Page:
It's no secret green products and services are hot. Being green can give your company a significant marketing and business development advantage. As it is with every new, good idea, some have overstepped the line of going green into the world of "greenwashing."
Greenwashing is described as the practice of companies disingenuously spinning their products and policies as environmentally friendly. Additionally, it is the deceptive use of green PR or green marketing. The U.S.-based watchdog group CorpWatch (corpwatch.org) defines greenwashing as "the phenomena of socially and environmentally destructive corporations, attempting to preserve and expand their markets or power by posing as friends of the environment."
Culprits of greenwashing are most often found in children's products, cosmetics and cleaning products industries. One study found that 98 percent of the products on store shelves claiming to be environmentally friendly are, in fact, not. Congress has even held hearings to explore the rampant practice of greenwashing.
The construction industry is also guilty of greenwashing, often times unknowingly. Many of the green products that our industry relies upon may not actually be so green. If you want to brand your company and projects as green, the onus is upon you to verify that your vendors are not greenwashing. Third-party, objectively verified results are the only way to truly be assured of the green validity of a product. However, until all products claiming to be green are required to carry an official certification (and that time may never come) there are ways to determine just how green a product or service may be.
Ask for proof
One study found that 22 percent of green consumer products bear some type of environmental badge that has no inherent meaning. Don't be fooled by false certifications. Presently, there are no official certifications available. It is solely up to the consumer to determine if a product is what it claims to be.
Be cautious of vague information
Be concerned about companies that cannot clearly and definitively describe their green practices. When asked about our manufacturing practices, my company provides specific facts and figures. For example, our 50,000-square-foot manufacturing plant is 100 percent solar powered; we have a minimum recycle content of 35 percent and can have up to 100 percent recycle content, etc. Red flags should be raised if your vendors cannot give you specifics about their green practices and products.
Is the claim irrelevant?
Carefully analyze the green claims that are made. For example, a paint that promotes itself as a lead-free paint doesn't make that paint any safer than others because lead has been banned from paint for more than 30 years. If the claims about a product aren't relevant, then they are just hype.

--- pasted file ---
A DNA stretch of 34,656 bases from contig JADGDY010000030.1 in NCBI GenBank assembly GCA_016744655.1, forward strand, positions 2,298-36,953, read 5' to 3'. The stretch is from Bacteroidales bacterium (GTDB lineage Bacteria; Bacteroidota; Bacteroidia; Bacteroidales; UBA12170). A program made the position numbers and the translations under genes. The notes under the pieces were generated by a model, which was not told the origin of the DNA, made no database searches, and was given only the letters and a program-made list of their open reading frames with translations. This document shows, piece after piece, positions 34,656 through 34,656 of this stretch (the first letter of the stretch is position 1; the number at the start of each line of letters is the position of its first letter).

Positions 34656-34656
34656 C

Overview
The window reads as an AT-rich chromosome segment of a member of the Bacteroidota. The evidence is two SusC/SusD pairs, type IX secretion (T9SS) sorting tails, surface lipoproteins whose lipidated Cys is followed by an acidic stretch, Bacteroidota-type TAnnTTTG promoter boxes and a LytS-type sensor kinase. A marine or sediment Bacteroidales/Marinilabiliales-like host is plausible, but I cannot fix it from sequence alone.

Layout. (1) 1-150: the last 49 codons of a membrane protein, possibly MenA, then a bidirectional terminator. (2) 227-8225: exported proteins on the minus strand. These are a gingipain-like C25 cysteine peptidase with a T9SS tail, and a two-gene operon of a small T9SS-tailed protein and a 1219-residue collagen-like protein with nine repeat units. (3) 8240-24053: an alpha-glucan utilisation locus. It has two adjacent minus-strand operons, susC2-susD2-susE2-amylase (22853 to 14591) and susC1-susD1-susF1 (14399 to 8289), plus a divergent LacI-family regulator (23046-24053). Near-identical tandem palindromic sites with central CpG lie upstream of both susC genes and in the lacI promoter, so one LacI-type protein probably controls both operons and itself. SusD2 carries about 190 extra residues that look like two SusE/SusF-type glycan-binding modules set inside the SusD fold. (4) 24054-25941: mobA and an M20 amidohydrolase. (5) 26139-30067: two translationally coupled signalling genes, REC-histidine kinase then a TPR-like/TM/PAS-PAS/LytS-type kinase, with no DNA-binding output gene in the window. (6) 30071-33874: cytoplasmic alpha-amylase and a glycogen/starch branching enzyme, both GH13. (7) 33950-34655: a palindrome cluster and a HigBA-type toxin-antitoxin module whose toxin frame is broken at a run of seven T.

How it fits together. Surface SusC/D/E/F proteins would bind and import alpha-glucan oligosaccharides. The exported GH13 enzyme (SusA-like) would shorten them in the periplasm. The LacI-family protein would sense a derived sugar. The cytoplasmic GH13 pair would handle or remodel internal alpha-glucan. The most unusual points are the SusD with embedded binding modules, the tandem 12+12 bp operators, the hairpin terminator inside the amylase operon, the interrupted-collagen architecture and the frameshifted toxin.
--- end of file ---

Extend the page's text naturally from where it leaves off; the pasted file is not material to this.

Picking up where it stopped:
Lesser of two evils
Don't be fooled into believing that a green component can make a bad product better. Think about organic cigarettes. Yes, the tobacco may be safer, but smoking the cigarette will still kill you.
Just because a component of a product or service is green doesn't mean that the claim of being green still applies. Energy efficient electronics that contain hazardous waste materials are a good example of this. If the sum of the whole doesn't equal green then the vendor may be greenwashing.
How can you ensure that your company and/or your vendors aren't greenwashing? A few basic tips will keep you on the road to green.
1. If you are claiming to be green, make sure your product satisfies at least one green building requirement. Make sure you and your team are thoroughly educated about industry standards as well as state and city requirements.
2. Do not claim credits that do not apply to your product or to current building projects. By keeping the facts straight, you will avoid inadvertently making false claims. When it comes to construction, it is the present that matters. Past green efforts aren't relevant to current practices and projects.
3. If you are not unique, don't try to sell yourself as such. Remember the definition of greenwashing is the disingenuous spin of products and services.
4. Don't claim that a product is local if it's not harvested/extracted or processed locally. Blurring the lines when it comes to what defines a local product or other attributes to being green isn't an acceptable practice. Instead of exaggerating, strive to make your products meet the criteria.
5. No product can be a LEED certified or LEED qualified product. Only buildings can be LEED certified and only professionals can be LEED accredited. Just because a product is used in a LEED building does not make the product LEED certified or qualified.
6. Manufacturing practices do not affect LEED credits. Claims to the contrary are greenwashing.
7. Don't sell yourself short. If your company is truly green, and going by best practices to promote sustainable measures, let others know. You may be able to teach them something!
Hill is director of business development for r3 Building Systems and a board member for CREW San Diego.